These reports and expert claims combined with the images of the Syrian refugee crisis has left a strong mark on the public’s conscience, although it has yet to impact government policy. As a show of support the Australian Christian Churches launched an appeal last September to raise funds for refugees in other countries. Now that there are vulnerable people on our land, churches have been offering sanctuary to all 267 people, risking 10 years jail time (although the government is unlikely to pursue this.) While this offer has no legal basis in Australia, it is not entirely an empty gesture but instead a strong show of opposition to Australia’s policies from an influential voice in the community.
Seeing this and the growing public rallies across Australian cities and towns, Victoria Premier Daniel Andrews published a letter on social media that he sent to the Prime Minister offering to take in the 267 people. This had many of his counterparts in other states supporting him and following suit. Given that Federal Labor is still standing by offshore processing, Andrews has turned on his party’s policies not just the governments while also showing that it will receive public support.
The rhetoric “stopping boats saves lives” no longer can be used when so many lives have been harmed under this policy. Using another popular argument, Turnbull warned of the flood of refugees that will try to enter Australia if we “open our borders.” This rhetoric is not only careless in its neglect for refugees but also violates a number of international laws and treaties that have been signed by Australia. Under this legislation, Australia has international obligations to protect the human rights of all asylum seekers and refugees who arrive in Australia, regardless of how or where they arrive and whether they arrive with or without a visa. These treaties include, but are not limited to; the International Covenant on Civil and Political Rights (ICCPR), the International Covenant on Economic, Social and Cultural Rights (ICESCR), the Convention against Torture and Other Cruel, Inhuman or Degrading Treatment or Punishment (CAT) and the Convention on the Rights of the Child (CRC).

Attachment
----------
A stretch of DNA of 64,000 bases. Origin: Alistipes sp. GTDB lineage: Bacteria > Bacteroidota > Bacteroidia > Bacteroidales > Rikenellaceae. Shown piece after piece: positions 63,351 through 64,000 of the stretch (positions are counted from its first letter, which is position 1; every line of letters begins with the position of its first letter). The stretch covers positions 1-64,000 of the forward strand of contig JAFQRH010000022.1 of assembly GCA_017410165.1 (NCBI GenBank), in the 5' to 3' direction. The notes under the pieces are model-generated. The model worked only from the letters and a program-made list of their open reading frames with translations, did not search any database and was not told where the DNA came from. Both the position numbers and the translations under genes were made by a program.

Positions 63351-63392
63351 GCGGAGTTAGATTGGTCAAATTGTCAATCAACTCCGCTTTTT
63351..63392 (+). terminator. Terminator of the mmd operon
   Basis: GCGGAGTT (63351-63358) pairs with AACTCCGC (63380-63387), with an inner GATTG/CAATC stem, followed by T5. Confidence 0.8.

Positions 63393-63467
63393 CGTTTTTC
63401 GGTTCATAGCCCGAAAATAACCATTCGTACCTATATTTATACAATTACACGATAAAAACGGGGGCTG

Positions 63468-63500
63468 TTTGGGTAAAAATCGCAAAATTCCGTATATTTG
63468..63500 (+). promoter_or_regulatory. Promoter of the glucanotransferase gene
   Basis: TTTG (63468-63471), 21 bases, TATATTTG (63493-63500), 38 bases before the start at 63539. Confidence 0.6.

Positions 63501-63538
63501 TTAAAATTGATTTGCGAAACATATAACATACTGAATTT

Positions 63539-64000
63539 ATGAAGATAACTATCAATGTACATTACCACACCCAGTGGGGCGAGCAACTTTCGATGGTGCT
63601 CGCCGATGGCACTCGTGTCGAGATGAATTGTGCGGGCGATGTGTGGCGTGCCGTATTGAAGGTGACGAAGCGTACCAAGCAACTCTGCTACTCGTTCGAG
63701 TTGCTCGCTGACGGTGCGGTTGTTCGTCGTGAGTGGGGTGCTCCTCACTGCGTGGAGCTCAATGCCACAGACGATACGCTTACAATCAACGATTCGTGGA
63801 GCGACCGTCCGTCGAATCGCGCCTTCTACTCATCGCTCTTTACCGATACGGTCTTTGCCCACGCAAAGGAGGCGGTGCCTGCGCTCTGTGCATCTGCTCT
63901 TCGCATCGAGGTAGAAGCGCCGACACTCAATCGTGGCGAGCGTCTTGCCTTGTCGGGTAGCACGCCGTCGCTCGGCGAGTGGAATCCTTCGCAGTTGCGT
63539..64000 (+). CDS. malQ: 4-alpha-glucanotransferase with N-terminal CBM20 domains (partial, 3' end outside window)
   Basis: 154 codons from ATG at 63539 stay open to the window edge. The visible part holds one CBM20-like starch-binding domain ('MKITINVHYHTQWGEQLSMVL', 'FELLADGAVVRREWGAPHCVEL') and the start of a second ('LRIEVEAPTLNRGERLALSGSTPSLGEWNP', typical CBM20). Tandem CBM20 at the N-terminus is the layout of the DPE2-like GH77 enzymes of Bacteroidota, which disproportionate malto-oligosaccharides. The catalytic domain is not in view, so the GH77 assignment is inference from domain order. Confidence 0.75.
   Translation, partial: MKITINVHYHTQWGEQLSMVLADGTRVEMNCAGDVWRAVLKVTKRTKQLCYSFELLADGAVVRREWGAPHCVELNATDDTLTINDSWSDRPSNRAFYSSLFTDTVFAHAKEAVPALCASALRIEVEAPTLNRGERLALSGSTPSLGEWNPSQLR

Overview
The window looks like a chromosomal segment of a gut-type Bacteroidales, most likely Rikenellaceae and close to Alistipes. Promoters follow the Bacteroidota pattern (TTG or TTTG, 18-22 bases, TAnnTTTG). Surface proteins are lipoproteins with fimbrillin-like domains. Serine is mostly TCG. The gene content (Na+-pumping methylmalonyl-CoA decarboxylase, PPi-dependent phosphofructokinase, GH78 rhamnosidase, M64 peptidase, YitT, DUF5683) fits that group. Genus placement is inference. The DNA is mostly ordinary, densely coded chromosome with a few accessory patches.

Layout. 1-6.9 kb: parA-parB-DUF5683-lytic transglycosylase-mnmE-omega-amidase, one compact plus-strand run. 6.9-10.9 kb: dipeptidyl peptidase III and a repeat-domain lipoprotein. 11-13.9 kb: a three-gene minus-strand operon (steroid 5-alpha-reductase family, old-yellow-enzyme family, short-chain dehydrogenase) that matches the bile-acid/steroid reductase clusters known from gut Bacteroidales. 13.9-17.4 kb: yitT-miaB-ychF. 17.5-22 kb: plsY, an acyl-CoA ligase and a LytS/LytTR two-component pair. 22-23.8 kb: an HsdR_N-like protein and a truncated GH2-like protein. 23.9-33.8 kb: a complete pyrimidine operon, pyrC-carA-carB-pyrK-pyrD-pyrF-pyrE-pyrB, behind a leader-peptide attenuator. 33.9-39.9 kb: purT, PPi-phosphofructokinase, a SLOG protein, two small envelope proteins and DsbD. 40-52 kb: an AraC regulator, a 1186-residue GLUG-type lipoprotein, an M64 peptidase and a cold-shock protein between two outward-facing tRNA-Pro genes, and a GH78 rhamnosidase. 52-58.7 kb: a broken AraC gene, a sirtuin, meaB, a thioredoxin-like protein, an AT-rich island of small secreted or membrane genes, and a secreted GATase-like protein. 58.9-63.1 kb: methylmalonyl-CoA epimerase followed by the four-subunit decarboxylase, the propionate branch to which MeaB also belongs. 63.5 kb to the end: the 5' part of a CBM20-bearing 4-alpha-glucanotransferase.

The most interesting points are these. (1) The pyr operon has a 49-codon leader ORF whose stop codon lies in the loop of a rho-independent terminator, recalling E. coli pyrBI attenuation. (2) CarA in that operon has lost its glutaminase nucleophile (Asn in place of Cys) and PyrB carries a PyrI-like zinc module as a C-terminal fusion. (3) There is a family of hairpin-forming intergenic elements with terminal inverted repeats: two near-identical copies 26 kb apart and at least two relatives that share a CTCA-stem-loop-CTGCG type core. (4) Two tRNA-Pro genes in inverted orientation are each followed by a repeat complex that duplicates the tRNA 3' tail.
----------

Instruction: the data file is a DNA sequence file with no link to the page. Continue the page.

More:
Given that we are at a time of the highest level of displaced people since World War II, Australia’s obligations to respect these international mandates are of critical importance.
We avoided having a real discussion on the refugee crisis when our government announced its plan to accept an extra 12,000 people from Syria and Iraq. While it is welcomed news, all this did was restore our resettlement number to around 20,000 which it had been under Gillard. If the Turnbull government turns and listens to the public, Australia can finally begin to work on a better policy instead of the current action that has so far only settled 26 people of that extra 12,000.